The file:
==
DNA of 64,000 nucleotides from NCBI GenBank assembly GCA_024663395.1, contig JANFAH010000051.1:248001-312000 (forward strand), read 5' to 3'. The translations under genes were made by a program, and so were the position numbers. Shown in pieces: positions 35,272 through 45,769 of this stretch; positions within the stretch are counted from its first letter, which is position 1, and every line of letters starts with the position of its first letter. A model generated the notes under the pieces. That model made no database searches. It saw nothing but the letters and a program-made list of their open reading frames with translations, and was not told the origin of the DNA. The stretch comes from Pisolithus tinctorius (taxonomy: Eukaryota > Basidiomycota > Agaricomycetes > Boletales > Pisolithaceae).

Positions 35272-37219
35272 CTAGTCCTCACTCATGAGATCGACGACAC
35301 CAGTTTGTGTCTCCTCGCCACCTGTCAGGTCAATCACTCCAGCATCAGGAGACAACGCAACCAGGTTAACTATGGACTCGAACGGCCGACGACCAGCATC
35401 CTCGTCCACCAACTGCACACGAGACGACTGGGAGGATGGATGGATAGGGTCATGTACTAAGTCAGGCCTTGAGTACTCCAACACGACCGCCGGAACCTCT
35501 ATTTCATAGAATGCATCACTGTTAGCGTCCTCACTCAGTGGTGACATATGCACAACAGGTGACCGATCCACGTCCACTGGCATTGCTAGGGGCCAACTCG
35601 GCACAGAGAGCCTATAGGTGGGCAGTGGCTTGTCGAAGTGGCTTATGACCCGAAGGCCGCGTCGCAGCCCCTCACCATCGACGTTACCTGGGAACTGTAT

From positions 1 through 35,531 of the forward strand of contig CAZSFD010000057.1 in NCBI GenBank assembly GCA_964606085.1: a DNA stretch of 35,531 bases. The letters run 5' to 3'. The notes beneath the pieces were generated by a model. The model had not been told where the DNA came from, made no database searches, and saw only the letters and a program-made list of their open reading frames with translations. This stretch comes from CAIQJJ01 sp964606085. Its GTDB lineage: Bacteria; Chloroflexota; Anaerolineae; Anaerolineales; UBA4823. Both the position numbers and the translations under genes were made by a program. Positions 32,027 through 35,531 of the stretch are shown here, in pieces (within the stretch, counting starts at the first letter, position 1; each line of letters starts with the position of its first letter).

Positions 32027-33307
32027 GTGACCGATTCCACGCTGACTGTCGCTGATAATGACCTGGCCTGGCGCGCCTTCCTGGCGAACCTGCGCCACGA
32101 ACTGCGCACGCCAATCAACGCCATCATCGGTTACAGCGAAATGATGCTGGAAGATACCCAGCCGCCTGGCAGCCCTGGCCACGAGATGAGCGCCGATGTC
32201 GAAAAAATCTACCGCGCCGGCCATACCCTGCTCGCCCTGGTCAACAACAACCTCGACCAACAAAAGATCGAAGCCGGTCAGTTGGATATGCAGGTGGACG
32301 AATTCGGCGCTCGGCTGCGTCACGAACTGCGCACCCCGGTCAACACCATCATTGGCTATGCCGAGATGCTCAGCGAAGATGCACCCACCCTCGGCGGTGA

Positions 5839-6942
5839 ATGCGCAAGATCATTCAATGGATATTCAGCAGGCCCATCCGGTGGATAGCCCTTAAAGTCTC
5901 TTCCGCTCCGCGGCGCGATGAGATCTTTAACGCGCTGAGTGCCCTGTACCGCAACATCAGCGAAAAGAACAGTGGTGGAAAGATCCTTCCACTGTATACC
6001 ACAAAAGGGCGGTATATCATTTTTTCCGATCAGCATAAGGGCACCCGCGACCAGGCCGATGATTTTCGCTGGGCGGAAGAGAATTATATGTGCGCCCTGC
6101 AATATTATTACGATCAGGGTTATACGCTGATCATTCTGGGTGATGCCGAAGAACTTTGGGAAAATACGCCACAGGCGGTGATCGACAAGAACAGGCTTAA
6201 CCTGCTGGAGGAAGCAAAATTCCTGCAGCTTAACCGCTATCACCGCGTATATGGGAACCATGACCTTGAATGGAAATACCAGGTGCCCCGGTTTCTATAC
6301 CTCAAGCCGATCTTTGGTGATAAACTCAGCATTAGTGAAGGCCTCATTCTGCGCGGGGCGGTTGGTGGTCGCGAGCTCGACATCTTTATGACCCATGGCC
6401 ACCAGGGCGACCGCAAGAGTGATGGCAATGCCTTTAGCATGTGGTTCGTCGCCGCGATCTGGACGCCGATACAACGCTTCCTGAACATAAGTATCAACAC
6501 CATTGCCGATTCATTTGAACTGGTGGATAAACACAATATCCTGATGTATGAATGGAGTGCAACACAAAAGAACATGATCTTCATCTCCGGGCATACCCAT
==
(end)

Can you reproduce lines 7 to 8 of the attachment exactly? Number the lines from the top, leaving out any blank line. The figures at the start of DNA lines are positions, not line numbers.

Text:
35601 GCACAGAGAGCCTATAGGTGGGCAGTGGCTTGTCGAAGTGGCTTATGACCCGAAGGCCGCGTCGCAGCCCCTCACCATCGACGTTACCTGGGAACTGTAT

From positions 1 through 35,531 of the forward strand of contig CAZSFD010000057.1 in NCBI GenBank assembly GCA_964606085.1: a DNA stretch of 35,531 bases. The letters run 5' to 3'. The notes beneath the pieces were generated by a model. The model had not been told where the DNA came from, made no database searches, and saw only the letters and a program-made list of their open reading frames with translations. This stretch comes from CAIQJJ01 sp964606085. Its GTDB lineage: Bacteria; Chloroflexota; Anaerolineae; Anaerolineales; UBA4823. Both the position numbers and the translations under genes were made by a program. Positions 32,027 through 35,531 of the stretch are shown here, in pieces (within the stretch, counting starts at the first letter, position 1; each line of letters starts with the position of its first letter).